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Nonwestern Music Materials

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  1. Nonwestern Music Materials Reflects/expresses world’s diversity Each culture has its music practice • Some have all three—folk, pop, and classical These musics influence western music • Especially true in the twentieth century • French composer Claude Debussy • British rocker George Harrison • Jazz artist John Coltrane NONWESTERN MUSIC

  2. Music in Nonwestern Cultures Characteristics of Nonwestern Music It reflects its supporting culture • Frequently linked with religion, dance and drama • Often used to communicate messages and relate traditions Ethnomusicology

  3. Oral Tradition Frequently transmitted by oral tradition • Music notation far less important than in western culture • Many cultures do not have a music notation • When they do, it serves as a record, not for teaching or performance Ethnomusicology

  4. Improvisation Improvisation is frequently basic to the music • Improvisation usually based on traditional melodic phrases and rhythmic patterns Ethnomusicology

  5. Voices Singing usually main way of making music Vocal approach, timbre, and techniques vary throughout the world • Nasal sound • Strained tone • Throat singing • Many others Ethnomusicology

  6. Instruments Four types based upon sound production: • Membranophones—stretched skin • Primarily drums • Chordophones—stretched string • Harp-type • Aerophones—performer’s breath • Flutes, trumpets, etc. • Idiophones—instrument’s body is sound generator • Bells, gongs, scrapers, rattles, etc. Ethnomusicology

  7. Style and application within culture causes particular types of instruments to dominate • Strings allow great flexibility of pitch • Idiophones/membranophones: rhythmic emphasis • Aerophones aid in outdoor performance Geography and materials availability influences Religion also influences instrumentation Ethnomusicology

  8. Melody, Rhythm, and Texture Most nonwestern musics are monophonic • Sometimes accompanied by a drone • Some cultures use heterophony • All perform same melody with different ornamentation Ethnomusicology

  9. Scales in nonwestern music are frequently quite different than western musical scales • Intervals between tones can be larger or smaller Much nonwestern music has very complex rhythms Ethnomusicology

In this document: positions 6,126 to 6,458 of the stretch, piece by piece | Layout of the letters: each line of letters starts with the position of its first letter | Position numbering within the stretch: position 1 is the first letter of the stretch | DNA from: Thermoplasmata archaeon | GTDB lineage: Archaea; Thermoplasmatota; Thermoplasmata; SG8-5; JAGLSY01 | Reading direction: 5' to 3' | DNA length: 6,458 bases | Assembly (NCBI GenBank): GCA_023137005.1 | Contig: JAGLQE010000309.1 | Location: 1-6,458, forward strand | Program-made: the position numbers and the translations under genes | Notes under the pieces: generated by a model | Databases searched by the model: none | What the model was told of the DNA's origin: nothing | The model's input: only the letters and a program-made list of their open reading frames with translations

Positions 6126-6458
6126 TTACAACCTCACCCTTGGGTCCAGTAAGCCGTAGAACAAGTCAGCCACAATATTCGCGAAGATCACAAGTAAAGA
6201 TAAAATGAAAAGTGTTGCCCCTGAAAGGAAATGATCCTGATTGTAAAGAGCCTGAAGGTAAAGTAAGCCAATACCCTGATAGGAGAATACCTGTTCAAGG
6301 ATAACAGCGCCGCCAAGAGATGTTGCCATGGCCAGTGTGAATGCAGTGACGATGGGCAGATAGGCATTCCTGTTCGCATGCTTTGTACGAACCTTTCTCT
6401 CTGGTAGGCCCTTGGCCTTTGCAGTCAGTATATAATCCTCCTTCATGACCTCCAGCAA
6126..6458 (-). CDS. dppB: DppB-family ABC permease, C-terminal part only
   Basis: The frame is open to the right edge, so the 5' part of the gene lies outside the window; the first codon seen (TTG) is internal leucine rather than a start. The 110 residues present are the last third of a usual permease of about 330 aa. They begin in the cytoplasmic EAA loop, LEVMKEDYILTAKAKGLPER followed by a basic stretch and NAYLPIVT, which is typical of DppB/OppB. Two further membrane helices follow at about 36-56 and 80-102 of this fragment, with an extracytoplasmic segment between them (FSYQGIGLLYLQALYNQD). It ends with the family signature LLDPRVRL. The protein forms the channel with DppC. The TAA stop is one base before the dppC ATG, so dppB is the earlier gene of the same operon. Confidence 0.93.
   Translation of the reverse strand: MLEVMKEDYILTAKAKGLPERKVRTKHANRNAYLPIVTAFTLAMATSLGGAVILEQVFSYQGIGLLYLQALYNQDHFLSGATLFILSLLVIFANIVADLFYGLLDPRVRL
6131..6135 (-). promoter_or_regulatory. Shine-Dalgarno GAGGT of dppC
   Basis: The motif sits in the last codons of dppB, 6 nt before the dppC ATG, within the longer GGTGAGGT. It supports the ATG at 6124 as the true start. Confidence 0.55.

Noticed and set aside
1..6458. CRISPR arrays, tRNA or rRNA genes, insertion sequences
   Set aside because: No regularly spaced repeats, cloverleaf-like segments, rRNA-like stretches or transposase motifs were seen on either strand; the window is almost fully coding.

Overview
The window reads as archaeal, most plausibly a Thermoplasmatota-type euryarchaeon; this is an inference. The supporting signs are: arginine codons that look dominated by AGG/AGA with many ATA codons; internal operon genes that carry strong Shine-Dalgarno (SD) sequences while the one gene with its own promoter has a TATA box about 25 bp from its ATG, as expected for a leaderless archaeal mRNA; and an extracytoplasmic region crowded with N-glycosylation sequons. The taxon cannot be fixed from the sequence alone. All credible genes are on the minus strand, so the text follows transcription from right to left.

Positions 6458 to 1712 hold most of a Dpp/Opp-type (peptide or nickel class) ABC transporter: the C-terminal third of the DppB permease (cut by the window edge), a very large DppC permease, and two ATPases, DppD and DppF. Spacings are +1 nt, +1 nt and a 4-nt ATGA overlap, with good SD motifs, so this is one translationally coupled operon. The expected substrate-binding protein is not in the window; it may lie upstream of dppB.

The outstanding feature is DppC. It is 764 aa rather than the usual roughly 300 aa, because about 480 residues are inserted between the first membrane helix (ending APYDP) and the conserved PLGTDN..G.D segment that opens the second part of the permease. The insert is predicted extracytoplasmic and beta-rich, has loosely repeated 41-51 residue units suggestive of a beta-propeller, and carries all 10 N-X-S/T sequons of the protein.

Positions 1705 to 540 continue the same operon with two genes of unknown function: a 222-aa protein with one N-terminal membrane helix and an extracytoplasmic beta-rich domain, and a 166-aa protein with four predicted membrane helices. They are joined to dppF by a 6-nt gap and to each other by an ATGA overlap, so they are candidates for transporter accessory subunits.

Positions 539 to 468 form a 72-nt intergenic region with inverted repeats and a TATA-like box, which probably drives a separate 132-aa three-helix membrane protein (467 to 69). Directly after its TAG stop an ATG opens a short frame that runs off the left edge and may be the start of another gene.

10. Interaction between Nonwestern and Western Music Nonwestern music has been greatly impacted by western influences due to: • Increased urbanization • Spread of technology • Almost worldwide access to recorded music Some governments subsidize traditional music to preserve cultural heritage Ethnomusicology

  11. Music in Sub-Saharan Africa Africa is divided into two parts: above and below the Sahara Desert • Above: Muslim, Arabic-speaking, music closely related to that of the Middle East • Below: Extremely diverse, many religions, cultures, and languages (over 700) Africa

  12. Though Sub-Saharan music is diverse, there are some similarities: • Complex rhythms and polyrhythms • Percussive sounds • Wide variety of instrumental ensembles • Vocal music often a soloist and responding chorus Africa

  13. Music in Society Music permeates African life from religion, entertainment, and magic to rites of passage It is so interwoven into life that the abstract word “music” is not used by many peoples Africa

  14. Closely associated with dancing in ceremonies, rituals, and celebrations • Dancers frequently play and sing while dancing Music is a social activity—everyone joins in No musical notation—passed by oral tradition Africa

  15. Elements of African Music Rhythm and Percussion Complex rhythms and polyrhythms predominate Dancers choose to follow any of the various rhythms The body used as an instrument • Clapping, stamping, slapping thigh/chest Africa

  16. Vocal Music Wide variety of sounds, even within a single piece • Call and response extremely common Percussion ostinato frequently accompanies singers Short musical phrases repeated to different words Africa

  17. Texture Often homophonic or polyphonic • This is unlike most nonwestern musics Same melody often sung at many pitch levels Africa

  18. African Instruments Idiophones Most common African instrument Most are of indefinite pitch Xylophones, a favorite, come in many sizes “Talking drum” with slit in side can produce two to four tones Africa

  19. Membranophones Used in many ceremonial and work-pace applications • Drum manufacture often accompanied by special rites Drums usually played in groups—multiple players Variety of shapes, sizes, and forms Africa

  20. Aerophones and Chordophones Flutes and trumpets (of wood and horn) most common • Reed instruments less widespread Chordophones plucked or struck, gourd resonators Africa

  21. Listening Ompeh Song from central Ghana Music of the Akan-speaking peoples in Ghana. Listen for: Call and response Solo vocalist and chorus Percussion ensemble Africa